June 17, 2002
MEMORANDUM FOR HEADS OF DEPARTMENTS AND AGENCIES
FROM: KAY COLES JAMES
SUBJECT: Official Time for Labor-Management Relations
This memorandum describes the Office of Personnel Management's expectations for agencies and unions when it comes to granting and using official time for labor-management relations. OPM is also instructing each department and agency to report by the end of each fiscal year on the number of hours of official time used by employees to perform representational activities. The first report is due to OPM by October 31, 2002, covering FY 2002.
President Bush has recognized the importance of strategic human capital management, placing it at the top of his agenda for improving the performance of Government. I believe that Federal agencies and their unions have a mutual interest in this critical effort to create a citizen-centered, results-oriented, market-based Government. To succeed, labor and management must use their time and resources in ways that meet the needs and expectations of agencies, employees, and the ultimate customers -- the American people.
Setting sensible standards for granting and using official time is an important part of this effort. Congress authorized employees official time for labor-management relations because lawmakers believed that the right to organize and bargain collectively safeguards the public interest, contributes to the effective conduct of public business, and encourages the amicable settlement of disputes between Federal employees and the Government. But the right of agencies to grant official time and the right of employees to use it on behalf of their unions creates a shared responsibility to the taxpayer. I believe that labor and management are equally accountable to the taxpayer and have a mutual duty to ensure that official time is authorized and used appropriately.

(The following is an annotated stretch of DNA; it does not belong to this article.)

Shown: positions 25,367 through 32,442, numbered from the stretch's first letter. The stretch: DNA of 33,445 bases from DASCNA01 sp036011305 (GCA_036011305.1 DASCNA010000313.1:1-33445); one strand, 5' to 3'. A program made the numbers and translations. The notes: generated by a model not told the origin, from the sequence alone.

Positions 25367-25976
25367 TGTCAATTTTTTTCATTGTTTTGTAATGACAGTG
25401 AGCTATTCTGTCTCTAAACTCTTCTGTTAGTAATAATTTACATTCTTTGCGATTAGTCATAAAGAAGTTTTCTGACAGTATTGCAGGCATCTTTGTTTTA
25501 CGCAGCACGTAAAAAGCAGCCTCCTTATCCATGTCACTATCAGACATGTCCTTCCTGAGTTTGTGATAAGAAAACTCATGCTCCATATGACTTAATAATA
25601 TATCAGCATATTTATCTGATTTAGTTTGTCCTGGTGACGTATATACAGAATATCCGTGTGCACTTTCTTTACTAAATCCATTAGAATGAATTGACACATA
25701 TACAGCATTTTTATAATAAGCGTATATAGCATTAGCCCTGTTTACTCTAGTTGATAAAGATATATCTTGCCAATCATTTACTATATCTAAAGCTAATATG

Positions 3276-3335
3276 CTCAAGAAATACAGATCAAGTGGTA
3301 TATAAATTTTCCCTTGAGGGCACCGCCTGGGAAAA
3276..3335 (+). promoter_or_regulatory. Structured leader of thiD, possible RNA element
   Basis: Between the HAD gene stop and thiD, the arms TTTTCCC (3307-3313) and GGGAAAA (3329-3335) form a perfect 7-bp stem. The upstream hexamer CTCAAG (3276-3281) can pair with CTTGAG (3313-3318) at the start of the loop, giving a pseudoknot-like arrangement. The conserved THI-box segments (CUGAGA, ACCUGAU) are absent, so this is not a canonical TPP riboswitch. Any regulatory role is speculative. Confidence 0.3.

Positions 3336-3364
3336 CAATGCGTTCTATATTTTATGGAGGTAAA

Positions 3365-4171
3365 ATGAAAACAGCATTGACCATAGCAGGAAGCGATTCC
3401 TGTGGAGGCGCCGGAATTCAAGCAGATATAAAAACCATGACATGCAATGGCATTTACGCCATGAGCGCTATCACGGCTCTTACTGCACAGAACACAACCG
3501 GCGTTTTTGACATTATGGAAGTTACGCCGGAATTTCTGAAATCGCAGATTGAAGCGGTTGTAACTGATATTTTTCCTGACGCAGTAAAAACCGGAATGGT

That is why I expect agencies and unions to work cooperatively on sensible, responsible arrangements for authorizing and using official time. In fact, most collective bargaining agreements already contain provisions that define official time for labor-management relations and set forth the kind of activities that are appropriate for official time usage. Establishing a clear set of reporting requirements for official time sends a strong signal that labor and management understand their joint obligation to use public funds wisely. Just as important, developing prudent official time arrangements that both parties support helps promote better relations between labor and management and reduces disputes over official time.
To help ensure accountability in this important area of labor-management relations, OPM is instructing each agency to report by the end of each fiscal year on the number of hours of official time used by employees to perform representational activities. The first report is due to OPM by October 31, 2002, covering FY 2002. We have prepared the attached guidance to assist agencies in compiling and reporting this information.
We have asked for as little official time data as possible because we are fast approaching the end of the fiscal year and we recognize that agencies may not be able to collect and report more than total hours of official time for FY 2002. To help us draw conclusions from the information reported this year, OPM will examine the official time data and any explanation of unusually high or low usage and correlate that with data we have already collected showing the number and size of bargaining units at each Federal agency. We will work closely with agencies and unions to establish a more comprehensive reporting framework for future years.
If you have any questions, please contact Jeffrey Sumberg, Director, Office of Labor and Employee Relations, at 202-606-2639. He may also be reached via e-mail at email@example.com.